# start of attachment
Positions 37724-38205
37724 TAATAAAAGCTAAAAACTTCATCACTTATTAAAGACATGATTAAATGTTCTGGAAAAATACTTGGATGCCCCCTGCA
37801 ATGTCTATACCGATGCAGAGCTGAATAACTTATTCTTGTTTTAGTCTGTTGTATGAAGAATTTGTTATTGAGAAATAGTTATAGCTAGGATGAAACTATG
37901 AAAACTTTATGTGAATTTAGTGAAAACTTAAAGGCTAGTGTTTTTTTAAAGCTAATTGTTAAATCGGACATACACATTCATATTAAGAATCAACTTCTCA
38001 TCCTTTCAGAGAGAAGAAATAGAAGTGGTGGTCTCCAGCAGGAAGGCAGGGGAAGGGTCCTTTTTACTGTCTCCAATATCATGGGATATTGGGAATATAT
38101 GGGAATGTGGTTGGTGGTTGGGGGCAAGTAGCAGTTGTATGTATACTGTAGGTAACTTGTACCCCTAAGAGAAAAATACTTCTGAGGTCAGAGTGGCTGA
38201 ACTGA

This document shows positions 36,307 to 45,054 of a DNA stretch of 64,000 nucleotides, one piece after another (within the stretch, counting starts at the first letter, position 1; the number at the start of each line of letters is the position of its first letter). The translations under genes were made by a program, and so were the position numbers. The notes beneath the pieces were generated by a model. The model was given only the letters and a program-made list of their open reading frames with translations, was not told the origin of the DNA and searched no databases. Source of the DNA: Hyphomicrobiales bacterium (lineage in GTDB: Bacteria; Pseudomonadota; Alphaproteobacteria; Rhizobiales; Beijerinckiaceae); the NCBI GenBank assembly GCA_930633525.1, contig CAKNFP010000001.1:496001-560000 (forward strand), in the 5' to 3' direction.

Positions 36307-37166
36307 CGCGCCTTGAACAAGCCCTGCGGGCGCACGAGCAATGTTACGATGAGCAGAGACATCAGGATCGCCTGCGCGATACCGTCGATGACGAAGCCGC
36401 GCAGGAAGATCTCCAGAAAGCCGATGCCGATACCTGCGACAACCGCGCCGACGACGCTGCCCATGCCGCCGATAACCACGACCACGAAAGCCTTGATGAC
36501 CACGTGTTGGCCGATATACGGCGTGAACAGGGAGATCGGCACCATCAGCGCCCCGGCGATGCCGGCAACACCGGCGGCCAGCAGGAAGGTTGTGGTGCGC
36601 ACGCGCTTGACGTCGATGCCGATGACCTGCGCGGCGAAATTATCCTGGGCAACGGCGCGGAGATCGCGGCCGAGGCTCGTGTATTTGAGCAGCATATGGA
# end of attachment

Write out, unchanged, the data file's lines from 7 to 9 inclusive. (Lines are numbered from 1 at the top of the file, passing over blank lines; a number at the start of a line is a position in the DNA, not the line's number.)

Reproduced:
38201 ACTGA

This document shows positions 36,307 to 45,054 of a DNA stretch of 64,000 nucleotides, one piece after another (within the stretch, counting starts at the first letter, position 1; the number at the start of each line of letters is the position of its first letter). The translations under genes were made by a program, and so were the position numbers. The notes beneath the pieces were generated by a model. The model was given only the letters and a program-made list of their open reading frames with translations, was not told the origin of the DNA and searched no databases. Source of the DNA: Hyphomicrobiales bacterium (lineage in GTDB: Bacteria; Pseudomonadota; Alphaproteobacteria; Rhizobiales; Beijerinckiaceae); the NCBI GenBank assembly GCA_930633525.1, contig CAKNFP010000001.1:496001-560000 (forward strand), in the 5' to 3' direction.

Positions 36307-37166